By Jason Clark
Updated January 29, 2014 at 05:00 AM EST
LUNA GALE Mary Beth Fisher
Credit: Liz Lauren

Playwright Rebecca Gilman has earned a reputation as a dramatist with an unflinching eye on capital-I issues: relationship stalking (Boy Gets Girl), political correctness and race in academia (Spinning Into Butter), rape and serial murder (The Glory of Living). In her latest, Luna Gale (playing at Chicago’s Goodman Theatre through Feb. 23), Gilman juggles topics such as child protection services, Christian fundamentalism, and methamphetamine abuse that might sink other writers who tackled only one. However aggressively she steps on the pedal, Gilman remains a force to be reckoned with.

The Luna of the title is a newborn baby, born to teenage methheads Karlie (Reyna de Courcy) and Peter (Colin Sphar) who find themselves at the mercy of social worker Caroline (the superb Mary Beth Fisher), a droll, divorced fiftysomething who favors gut instinct over bureaucracy. Karlie’s put-upon, devoutly Christian mother Cindy (a solid Jordan Baker, in the play’s most difficult supporting role) wishes to take custody of Luna, and discusses her options with the decidedly nonreligious Caroline (who laughs at the mention of the phrase ”personal savior,” adding that she typically mis-hears it as ”personal trainer,” a comment that will later prove more loaded than she thought). Caroline feels for the young couple, and has doubts about custody going to a woman pre-occupied with End Days (who even recruits her pastor to give weight to her custody case). She also sees Karlie as the latest in her series of young women (one recently proved a success) that she can possibly save, even if it means skirting the rules a tad.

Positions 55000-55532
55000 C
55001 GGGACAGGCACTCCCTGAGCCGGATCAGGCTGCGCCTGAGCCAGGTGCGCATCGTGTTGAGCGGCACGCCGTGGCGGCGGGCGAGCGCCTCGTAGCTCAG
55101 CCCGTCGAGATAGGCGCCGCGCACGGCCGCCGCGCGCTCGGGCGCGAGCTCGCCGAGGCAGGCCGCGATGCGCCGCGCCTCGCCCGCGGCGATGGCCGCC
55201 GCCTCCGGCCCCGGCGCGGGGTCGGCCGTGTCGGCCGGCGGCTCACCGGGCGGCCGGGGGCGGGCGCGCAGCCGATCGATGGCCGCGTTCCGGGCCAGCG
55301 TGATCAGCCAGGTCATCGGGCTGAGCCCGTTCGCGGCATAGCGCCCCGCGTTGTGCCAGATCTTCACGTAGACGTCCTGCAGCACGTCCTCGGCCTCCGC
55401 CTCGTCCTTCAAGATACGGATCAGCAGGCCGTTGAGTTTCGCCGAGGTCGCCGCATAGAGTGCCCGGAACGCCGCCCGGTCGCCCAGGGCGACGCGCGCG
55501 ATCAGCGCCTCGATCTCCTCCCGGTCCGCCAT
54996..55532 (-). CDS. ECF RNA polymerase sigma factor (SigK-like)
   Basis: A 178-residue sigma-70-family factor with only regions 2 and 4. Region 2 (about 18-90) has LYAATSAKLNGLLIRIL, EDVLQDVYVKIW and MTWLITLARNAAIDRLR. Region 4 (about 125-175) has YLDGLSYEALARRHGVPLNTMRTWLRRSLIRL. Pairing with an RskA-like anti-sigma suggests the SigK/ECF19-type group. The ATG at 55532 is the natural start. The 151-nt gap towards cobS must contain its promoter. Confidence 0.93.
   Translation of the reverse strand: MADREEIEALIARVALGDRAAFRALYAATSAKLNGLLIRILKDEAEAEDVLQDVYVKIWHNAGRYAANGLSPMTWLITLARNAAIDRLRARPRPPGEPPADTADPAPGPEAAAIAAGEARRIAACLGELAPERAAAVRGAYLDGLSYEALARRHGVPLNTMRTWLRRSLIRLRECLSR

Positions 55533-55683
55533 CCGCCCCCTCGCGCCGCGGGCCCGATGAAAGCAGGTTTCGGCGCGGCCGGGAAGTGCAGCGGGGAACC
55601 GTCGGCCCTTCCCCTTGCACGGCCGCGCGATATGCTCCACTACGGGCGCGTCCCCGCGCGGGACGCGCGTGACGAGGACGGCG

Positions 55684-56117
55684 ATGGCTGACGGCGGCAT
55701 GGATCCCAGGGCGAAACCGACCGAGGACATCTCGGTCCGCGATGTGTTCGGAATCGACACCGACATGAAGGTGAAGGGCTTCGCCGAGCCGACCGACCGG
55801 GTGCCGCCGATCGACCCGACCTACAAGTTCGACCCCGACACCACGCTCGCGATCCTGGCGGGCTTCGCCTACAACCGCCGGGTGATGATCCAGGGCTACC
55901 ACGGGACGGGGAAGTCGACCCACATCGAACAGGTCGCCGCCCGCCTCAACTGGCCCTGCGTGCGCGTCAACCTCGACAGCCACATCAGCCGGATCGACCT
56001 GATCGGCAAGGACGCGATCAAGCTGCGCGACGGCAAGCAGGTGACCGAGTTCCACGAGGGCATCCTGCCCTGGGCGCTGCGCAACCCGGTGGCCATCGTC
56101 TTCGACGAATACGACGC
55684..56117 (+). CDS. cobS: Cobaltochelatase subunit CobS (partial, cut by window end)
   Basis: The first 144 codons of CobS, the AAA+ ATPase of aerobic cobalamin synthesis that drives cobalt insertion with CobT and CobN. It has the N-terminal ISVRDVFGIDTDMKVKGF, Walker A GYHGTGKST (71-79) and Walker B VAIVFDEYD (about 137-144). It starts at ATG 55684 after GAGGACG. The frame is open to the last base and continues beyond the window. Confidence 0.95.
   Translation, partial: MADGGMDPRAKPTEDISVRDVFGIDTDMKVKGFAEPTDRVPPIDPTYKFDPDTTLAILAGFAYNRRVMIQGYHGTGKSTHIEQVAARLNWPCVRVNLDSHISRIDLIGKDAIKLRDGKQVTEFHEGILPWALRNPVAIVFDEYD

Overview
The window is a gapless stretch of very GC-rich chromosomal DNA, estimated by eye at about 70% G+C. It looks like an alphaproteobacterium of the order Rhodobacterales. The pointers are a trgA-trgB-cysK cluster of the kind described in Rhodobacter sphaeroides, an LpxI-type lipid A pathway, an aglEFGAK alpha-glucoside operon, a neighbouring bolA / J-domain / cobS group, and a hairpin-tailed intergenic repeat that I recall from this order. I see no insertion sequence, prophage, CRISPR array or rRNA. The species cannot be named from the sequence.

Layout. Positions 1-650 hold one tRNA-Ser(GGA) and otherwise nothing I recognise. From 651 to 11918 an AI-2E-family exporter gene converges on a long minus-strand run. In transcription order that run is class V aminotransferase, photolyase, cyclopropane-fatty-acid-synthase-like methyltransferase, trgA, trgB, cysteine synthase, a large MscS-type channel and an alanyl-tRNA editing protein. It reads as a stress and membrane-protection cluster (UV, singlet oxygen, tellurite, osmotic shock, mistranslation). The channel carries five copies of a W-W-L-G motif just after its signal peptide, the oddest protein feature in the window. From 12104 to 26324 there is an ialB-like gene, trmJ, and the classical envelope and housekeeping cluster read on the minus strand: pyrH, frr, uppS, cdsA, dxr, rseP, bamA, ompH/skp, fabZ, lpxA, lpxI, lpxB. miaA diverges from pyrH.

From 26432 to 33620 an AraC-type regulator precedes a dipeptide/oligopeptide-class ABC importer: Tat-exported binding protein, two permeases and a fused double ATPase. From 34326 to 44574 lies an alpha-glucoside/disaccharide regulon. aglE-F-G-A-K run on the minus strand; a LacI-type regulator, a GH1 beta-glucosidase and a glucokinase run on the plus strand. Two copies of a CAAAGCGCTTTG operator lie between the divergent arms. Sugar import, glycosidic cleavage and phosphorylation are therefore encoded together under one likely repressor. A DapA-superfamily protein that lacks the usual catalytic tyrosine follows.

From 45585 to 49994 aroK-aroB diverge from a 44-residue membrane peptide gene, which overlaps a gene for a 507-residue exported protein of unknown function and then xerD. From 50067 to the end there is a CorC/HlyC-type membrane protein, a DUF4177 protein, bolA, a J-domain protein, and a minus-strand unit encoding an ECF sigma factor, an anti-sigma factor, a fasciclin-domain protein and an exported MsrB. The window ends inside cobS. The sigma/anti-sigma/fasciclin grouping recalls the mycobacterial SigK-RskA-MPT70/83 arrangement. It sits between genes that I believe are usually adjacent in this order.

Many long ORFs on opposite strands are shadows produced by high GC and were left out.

As in Gilman’s other works, the terrain is thoroughly researched; even the writerly-sounding acronym for support group MOM — Mothers Off Meth — actually exists in some form. But one of the more pleasant surprises is how funny Luna Gale is, sometimes even in the headiest of exchanges involving Caroline’s rigid supervisor, Cliff (played amusingly, if a tad too smarmily, by Erik Hellman).

Gilman sometimes sets up a few too many bowling pins to be knocked over (Act II has more revelations than the entirety of the Bible), but she never takes the easy way out dramaturgically. Director Robert Falls’ top-notch production keeps the audience constantly alert and a little on edge, like a particularly potent episode of Law & Order. (This is not a criticism — we all love L&O for a reason.) Credit also goes to scenic designer Todd Rosenthal, who absolutely nails the play’s antiseptic, cream-colored milieu.

The real standout here is a Fisher, who’s been a handful of other Gilman plays and deserves a shot of reprising her tough, beautifully nuance work in the inevitable New York City production of Luna Gale. B+